You work in Human Resources. This morning, you were called into a meeting and told that there will be layoffs in specific parts of the company and you will be responsible for implementing them. Your Vice President reminds you that this information is, of course, confidential until all the decisions are finalized. You are concerned about the people in the company but determined to administer the layoff as professionally as possible.

One of your friends, John, also works for the company. When you meet him for lunch, he tells you that he and his wife are expecting their first child and are going to buy a house. In fact, they’ve already found the house they want and will be putting a deposit down when they meet with the realtor tonight. “It’s probably a lot more money than we should spend, but we fell in love with the house,” he says. “Besides, business is good, right?”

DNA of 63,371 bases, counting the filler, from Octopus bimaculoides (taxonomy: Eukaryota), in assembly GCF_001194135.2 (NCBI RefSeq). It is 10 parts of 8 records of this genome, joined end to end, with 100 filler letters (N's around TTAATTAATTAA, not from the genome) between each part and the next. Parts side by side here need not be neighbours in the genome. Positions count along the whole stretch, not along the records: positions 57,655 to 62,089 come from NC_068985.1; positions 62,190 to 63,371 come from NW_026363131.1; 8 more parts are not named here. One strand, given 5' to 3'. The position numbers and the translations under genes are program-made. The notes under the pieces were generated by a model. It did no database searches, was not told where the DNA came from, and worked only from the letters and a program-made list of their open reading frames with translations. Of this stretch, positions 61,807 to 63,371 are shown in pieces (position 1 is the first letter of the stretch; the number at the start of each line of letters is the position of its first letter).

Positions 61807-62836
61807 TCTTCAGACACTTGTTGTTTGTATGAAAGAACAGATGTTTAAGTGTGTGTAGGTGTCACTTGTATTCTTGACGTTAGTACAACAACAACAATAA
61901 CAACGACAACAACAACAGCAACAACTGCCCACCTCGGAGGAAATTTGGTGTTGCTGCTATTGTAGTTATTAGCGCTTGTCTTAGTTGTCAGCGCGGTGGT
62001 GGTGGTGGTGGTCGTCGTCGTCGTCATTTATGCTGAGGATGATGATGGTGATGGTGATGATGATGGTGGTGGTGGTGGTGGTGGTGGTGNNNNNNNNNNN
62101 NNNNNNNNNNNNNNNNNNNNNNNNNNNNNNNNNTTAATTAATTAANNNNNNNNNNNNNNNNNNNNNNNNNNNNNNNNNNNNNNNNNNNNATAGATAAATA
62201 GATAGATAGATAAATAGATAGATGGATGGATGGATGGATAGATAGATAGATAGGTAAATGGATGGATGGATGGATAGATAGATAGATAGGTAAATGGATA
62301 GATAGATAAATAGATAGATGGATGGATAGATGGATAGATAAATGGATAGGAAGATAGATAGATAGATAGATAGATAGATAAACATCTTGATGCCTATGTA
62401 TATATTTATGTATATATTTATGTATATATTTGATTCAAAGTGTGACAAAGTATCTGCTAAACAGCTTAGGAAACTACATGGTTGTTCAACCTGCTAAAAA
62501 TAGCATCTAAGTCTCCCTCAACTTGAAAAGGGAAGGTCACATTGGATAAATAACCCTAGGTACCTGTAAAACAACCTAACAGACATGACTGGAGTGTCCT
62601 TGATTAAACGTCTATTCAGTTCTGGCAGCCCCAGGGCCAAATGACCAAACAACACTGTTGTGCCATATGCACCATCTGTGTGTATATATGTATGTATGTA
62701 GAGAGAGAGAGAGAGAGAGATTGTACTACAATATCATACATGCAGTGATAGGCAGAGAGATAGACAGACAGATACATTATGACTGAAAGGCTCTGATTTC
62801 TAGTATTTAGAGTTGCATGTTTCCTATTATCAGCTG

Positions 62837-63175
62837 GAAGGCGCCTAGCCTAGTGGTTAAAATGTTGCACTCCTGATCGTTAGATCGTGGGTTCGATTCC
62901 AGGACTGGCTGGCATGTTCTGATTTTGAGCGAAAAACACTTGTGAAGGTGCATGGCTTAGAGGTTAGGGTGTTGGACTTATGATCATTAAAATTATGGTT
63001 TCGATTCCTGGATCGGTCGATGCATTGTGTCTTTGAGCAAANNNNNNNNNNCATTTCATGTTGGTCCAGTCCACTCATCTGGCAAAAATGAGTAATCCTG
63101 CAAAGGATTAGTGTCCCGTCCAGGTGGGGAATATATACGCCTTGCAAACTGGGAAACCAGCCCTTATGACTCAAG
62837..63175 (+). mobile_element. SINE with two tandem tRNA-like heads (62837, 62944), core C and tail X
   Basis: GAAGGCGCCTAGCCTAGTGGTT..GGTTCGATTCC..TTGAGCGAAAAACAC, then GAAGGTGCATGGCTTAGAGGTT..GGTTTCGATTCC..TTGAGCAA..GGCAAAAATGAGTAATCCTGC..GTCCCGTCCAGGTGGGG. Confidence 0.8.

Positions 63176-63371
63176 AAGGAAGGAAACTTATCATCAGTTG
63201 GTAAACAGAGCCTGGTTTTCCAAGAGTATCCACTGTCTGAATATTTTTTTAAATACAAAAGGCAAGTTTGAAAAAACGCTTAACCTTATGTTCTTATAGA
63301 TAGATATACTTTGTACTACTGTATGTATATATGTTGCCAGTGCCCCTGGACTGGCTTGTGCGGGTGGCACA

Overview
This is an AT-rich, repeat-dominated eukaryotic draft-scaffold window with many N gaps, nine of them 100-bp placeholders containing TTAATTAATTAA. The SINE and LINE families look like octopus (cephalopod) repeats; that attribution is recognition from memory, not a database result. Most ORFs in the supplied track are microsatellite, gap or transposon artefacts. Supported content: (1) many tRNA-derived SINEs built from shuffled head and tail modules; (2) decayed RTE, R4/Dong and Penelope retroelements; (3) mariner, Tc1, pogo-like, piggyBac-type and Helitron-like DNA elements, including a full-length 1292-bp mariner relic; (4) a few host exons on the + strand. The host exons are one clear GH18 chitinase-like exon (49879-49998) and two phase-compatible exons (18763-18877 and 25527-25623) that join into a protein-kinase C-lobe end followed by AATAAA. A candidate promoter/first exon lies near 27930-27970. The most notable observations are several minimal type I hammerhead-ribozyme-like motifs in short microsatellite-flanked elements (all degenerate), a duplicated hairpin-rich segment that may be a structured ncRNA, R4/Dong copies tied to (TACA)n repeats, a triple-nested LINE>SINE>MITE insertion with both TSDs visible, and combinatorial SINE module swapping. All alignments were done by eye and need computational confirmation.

You know that John’s department is part of the layoff, and it’s possible that John will lose his job. One of your personal values is honesty, but one of your professional values is that HR information must be kept confidential and that you must act in the best interests of the organization.

The article on Google helps you to give the answer: How to Be an Ethical Leader: 7 Tips for Success.

Questions: How would you handle the situation? How would you categorize the conflicting values, and how would you assess the potential consequences of your decision? What lessons from the John Gutfreund case influenced your thinking?

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